CAMPING & ACCOMMODATION
Parks Victoria campsites can be booked online at Park Stay. At the time of writing, a site for up to six people cost between $24 to $28 per night, depending upon the season. There is a small additional cost for extra cars. Book early during public or school holidays. Bring your own water, particularly in summer. Carry out your rubbish – there are no bins.
THE NORTH – MT STAPYLTON
If you are bouldering around Mt Stapylton the most convenient camping is Stapylton Campground. It’s on Plantation Rd, 6km south of the Mt Zero/Flat Rock Picnic Area). Run by Parks Victoria, it has six vehicle accessible sites, seven tent-only sites and six group camping sites with tables, fireplaces, pit toilets and shower stalls (BYO hot water). It is the best place to meet other climbers and makes for a relaxing location to spend rest days. Just up the hill is the popular Campground Boulders. For those without wheels, there is a walking track leading the 5km to Mt Stapylton past several smaller bouldering areas.
For those who are too good for tents, Mt Zero Log Cabins is very close to Mt Stapylton at 221 Flat Rock Rd. If you are in a group it can be a very comfortable alternative to camping whilst still being affordable to those on a tight budget.
Another excellent and central accommodation place is Wartook Rise, which is 20 minutes from Mt Stapylton, 35 minutes from Halls Gap and 45 minutes from Buandik. It features a large mudbrick cabin perfect for larger groups in a beautiful location.
HALLS GAPS & ENVIRONS
If you are climbing at the Bleachers, Valley of the Giants or Venus Baths, Halls Gap is rammed with accommodation options, from commercial campgrounds to deluxe digs. The closest Parks Victoria–run campground is Borough Huts, 10.5km south of Halls Gap on the main road. It has 30 sites in a pleasant location on Fyans Creek.
If you are climbing at Buandik, the Tower or the Cave of Man Hands, your best bet is Buandik Campground. Located next to Cultivation Creek just off the Harrop Track, Buandik Campground has 13 sites and toilets. You can roll out of your tent, shoulder your mat and walk from the campground to the boulders at Buandik, easy as.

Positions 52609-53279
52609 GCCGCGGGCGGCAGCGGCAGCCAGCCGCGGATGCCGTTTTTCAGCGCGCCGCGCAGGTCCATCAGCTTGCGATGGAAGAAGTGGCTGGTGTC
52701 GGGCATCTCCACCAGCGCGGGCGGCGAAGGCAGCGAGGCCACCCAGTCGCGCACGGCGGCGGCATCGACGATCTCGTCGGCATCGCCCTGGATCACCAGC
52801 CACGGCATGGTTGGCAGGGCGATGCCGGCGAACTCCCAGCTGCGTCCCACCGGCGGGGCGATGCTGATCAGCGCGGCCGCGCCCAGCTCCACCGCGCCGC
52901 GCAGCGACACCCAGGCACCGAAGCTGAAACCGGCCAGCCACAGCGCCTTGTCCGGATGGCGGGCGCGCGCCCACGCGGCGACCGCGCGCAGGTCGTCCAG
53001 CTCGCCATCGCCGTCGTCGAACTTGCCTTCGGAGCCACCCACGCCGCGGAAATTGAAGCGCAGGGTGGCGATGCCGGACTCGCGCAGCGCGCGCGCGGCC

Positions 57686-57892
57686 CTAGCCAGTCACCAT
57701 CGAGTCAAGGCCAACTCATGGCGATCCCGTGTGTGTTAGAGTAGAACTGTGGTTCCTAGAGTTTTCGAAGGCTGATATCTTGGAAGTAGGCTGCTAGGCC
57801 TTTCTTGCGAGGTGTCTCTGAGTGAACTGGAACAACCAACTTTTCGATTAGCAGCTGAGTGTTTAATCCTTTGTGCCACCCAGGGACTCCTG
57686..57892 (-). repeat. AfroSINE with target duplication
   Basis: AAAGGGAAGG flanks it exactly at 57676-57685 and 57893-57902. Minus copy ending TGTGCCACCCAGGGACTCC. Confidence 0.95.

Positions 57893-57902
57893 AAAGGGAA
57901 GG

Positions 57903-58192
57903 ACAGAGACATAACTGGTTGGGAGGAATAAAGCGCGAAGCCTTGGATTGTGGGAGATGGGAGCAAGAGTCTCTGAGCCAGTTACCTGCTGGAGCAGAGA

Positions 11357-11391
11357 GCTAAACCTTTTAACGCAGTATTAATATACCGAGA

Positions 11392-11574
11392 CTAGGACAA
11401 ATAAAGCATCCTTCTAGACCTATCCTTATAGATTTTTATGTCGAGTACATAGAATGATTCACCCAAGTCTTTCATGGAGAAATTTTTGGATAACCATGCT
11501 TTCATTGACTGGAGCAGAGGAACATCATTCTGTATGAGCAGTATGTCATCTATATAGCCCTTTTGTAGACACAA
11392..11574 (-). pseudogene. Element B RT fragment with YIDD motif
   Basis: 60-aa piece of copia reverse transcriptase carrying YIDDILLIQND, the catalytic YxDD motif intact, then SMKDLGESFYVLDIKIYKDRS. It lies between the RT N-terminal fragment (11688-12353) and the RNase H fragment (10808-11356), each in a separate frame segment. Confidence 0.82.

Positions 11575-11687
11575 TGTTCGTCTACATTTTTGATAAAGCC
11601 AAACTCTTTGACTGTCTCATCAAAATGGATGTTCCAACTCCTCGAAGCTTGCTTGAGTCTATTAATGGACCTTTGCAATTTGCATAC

FOOD, WATER & PETROL
Always bring your own water when you go to the Grampians. Many campgrounds have rainwater tanks with ‘Not for drinking’ warning signs. However, it’s rainwater and you can drink it (at your own risk) – just don’t rely on tanks having water in them.
It’s best to purchase food before you arrive in the Grampians. Thriving Horsham has the closest big supermarket, whilst there is a small (and expensive) mini-mart in Halls Gap. The Melbourne weekend warrior’s ritual includes a stop and shop at the famed Ararat Woolworths, but be aware it closes at 10pm.
Petrol can be purchased in any of the nearby large centres. In the Grampians itself, you can fill up in Halls Gap or at the (expensive) Happy Wanderer at 2493 Northern Grampians Rd in Wartook.
cafes & restaurants
You can get acceptable coffee at both Livefast (on the creek) and Harvest (on Heath St). If you are after food, Livefast does better food, although Harvest has a nicer ambience. The ice-cream store is justifiably popular, and is well worth a post-boulder visit. If you are after a pub meal, try the Halls Gap Hotel on the way out of town (on the left as you head towards Ararat), it’s nothing special but at least it has a nice view and if you’re an international you’ll delight in the mobs of kangaroos who descend on the place at dusk.
The Royal Mail in Dunkeld is a famous foodie venue, so if you feel like blowing out your budget on a fancy meal to celebrate your life's best send, this is the place to do it.
If you like country coffee – scaldingly hot and served in a bucket – you’ve come to the right place. Unfortunately, Horsham is not a great place for cafes or restaurants, but the best place we’ve found is Nourish’d (on Roberst Ave near Coles), although the food is expensive and often disappointing. Some people like the Chickpea on Pynsent St, although it’s not to our taste. Horsham’s best coffee is probably 20 minutes away at the Nati Café (in Natimuk), although it’s worth noting that it is only open three days a week. The Indian restaurant Horsham Marsala on Firebrace Street is recommended.
mobile phone reception
Phone reception is reasonably good in the Grampians, particularly if you are with Telstra (although other providers have vastly improved their service in recent years). The notable exceptions out of areas covered in the guide are the Valley of the Giants, the Bleachers and at Buandik Campground where you will mostly likely be blissfully cut off from the outside world.
Banner image this page, Nalle Hukkataival on the World is not Flat. Yannick Godfrin